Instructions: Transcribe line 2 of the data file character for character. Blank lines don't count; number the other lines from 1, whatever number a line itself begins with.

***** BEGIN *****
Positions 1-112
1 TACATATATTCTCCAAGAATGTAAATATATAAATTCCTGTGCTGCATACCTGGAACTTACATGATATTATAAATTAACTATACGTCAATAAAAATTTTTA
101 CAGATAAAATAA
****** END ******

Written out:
1 TACATATATTCTCCAAGAATGTAAATATATAAATTCCTGTGCTGCATACCTGGAACTTACATGATATTATAAATTAACTATACGTCAATAAAAATTTTTA